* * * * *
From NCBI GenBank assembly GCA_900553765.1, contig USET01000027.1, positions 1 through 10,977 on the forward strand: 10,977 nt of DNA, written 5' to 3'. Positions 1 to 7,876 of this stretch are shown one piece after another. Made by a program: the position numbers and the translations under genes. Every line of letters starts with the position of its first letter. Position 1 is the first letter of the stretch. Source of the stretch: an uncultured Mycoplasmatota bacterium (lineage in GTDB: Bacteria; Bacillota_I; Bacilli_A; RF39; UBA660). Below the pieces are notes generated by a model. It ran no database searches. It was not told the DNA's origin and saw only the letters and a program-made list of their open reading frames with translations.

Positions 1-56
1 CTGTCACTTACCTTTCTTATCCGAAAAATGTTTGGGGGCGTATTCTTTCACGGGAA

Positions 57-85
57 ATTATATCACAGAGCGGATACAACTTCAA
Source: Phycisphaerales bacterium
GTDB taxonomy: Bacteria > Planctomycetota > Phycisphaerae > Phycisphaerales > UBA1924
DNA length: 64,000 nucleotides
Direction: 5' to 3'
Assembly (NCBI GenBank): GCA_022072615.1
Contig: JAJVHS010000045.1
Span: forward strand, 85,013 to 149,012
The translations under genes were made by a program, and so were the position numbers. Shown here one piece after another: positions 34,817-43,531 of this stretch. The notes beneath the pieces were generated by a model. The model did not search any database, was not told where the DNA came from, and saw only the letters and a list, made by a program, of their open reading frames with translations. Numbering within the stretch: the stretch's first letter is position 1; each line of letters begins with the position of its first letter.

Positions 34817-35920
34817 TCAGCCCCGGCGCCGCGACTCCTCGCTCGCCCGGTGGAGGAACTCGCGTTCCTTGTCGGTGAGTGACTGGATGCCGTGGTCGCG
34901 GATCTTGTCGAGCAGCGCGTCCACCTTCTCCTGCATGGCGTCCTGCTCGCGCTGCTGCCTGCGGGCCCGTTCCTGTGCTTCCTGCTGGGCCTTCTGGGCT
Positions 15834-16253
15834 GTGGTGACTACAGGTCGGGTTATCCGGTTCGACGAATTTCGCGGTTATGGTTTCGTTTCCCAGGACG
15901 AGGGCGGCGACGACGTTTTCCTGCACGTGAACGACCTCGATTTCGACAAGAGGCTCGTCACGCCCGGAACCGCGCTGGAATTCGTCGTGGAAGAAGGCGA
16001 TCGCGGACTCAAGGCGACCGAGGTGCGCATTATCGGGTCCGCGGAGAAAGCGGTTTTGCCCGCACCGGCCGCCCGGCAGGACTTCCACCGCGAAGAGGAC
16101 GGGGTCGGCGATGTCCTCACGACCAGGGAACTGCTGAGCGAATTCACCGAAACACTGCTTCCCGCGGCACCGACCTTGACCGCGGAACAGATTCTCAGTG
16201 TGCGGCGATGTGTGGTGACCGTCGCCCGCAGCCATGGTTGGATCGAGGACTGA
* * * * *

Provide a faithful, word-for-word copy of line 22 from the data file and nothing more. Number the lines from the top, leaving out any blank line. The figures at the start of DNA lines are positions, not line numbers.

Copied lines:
16201 TGCGGCGATGTGTGGTGACCGTCGCCCGCAGCCATGGTTGGATCGAGGACTGA